The department has warned Americans to stay on the U.S. side of the lake since May. But Pam Hartley said her son and daughter-in-law "know where to go and where not to go."
"He never would have taken Tiffany anywhere where she would have been in danger. Never," she said.
The couple's relatives have publicly called on Mexico to step up its efforts to find Hartley, and speaking on the CBS "Early Show" on Tuesday, Tiffany Hartley dismissed suggestions from Mexican authorities that they could not verify the shooting.
"I can understand why they would be asking the questions," she said. But she added, "They haven't been looking, either, as far as we know." She suggested that the still-unidentified killers may still have her husband's body, "and that's why maybe they can't find him."
And Pam Hartley said any suggestion that her daughter-in-law's account was inaccurate is "insane."
"The way Tiffany told it is what happened," Pam Hartley said. "I don't know if they're trying to steer things in a different direction because they don't have to look, or because they don't think it happened. But it did happen, and it happened the way she said it did. And we need to go over there and search for him."
Speaking to KRGV, Tiffany Hartley said she felt awful people might doubt what she said happened to her husband.
"He was my life. He did everything for me. He took care of me. He provided for me. He loved me unconditionally. He was my rock," she told the CNN affiliate, her voice cracking with emotion.
The couple had lived in McAllen and in Mexico for the past three years, said Jenny Mishler, a high-school classmate of both Hartleys. Until about seven months ago, David Hartley had worked for an oil company in the Mexican city of Reynosa, she said, and the Hartleys were planning to move back to northern Colorado -- where they grew up -- this week.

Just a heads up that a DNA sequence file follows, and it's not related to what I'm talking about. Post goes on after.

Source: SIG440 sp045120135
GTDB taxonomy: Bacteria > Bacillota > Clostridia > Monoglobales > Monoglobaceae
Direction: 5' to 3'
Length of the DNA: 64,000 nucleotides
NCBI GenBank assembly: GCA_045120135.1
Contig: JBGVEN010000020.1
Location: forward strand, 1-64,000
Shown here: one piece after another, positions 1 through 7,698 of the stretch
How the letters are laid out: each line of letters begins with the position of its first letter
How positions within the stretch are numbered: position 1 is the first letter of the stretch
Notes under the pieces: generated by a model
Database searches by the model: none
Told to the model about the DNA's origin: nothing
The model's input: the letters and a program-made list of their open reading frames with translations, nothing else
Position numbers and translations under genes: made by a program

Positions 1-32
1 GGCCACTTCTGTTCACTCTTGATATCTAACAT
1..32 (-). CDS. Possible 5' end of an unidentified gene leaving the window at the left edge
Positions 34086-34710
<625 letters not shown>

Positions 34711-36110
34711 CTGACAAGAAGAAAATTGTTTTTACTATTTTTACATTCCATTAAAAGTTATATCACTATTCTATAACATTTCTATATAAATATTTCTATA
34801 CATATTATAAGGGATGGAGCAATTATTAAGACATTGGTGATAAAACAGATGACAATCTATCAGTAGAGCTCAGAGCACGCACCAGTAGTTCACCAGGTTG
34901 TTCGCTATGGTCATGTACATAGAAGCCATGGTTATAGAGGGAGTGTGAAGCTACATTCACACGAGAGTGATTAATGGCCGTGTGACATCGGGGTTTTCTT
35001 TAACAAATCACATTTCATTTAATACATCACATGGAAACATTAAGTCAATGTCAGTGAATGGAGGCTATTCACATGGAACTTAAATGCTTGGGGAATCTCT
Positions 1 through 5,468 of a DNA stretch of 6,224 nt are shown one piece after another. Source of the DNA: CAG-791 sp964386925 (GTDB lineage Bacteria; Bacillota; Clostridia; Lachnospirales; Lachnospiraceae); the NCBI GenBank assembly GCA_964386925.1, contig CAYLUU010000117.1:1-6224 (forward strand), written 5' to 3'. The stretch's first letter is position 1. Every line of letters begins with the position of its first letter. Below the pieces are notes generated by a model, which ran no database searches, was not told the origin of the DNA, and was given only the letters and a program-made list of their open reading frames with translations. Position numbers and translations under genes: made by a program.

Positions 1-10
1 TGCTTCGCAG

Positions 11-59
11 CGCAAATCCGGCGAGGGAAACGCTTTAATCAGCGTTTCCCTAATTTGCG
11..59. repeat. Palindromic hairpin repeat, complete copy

"Their sightseeing trip to Falcon Lake was sort of their last trip there," she said.
Mishler said she and other friends and relatives are planning a rally outside the Mexican Consulate in Denver on Friday in hopes of getting a better response to requests for help from the Mexican government.
"Our whole focus here is to bring them home, or at least to have the Mexican Consulate help us search for him," she said.
The Hartley's congressman, Texas Democrat Henry Cuellar, said he has asked federal agencies to press for support for the search from their Mexican counterparts -- but "so much of it depends on them."
"We want to work with them," Cuellar told CNN en Espanol. "If they need help, we can send some agents."
Lesley Lopez, a Cuellar spokeswoman, said the congressman's office had asked the U.S. Customs and Border Protection agents whether a surveillance drone could be used to search for Hartley's remains, but was told that infrared cameras were unlikely to spot anything due to the length of time that has passed.
CNN's Nick Valencia, Dave Alsup and Matt Smith contributed to this report.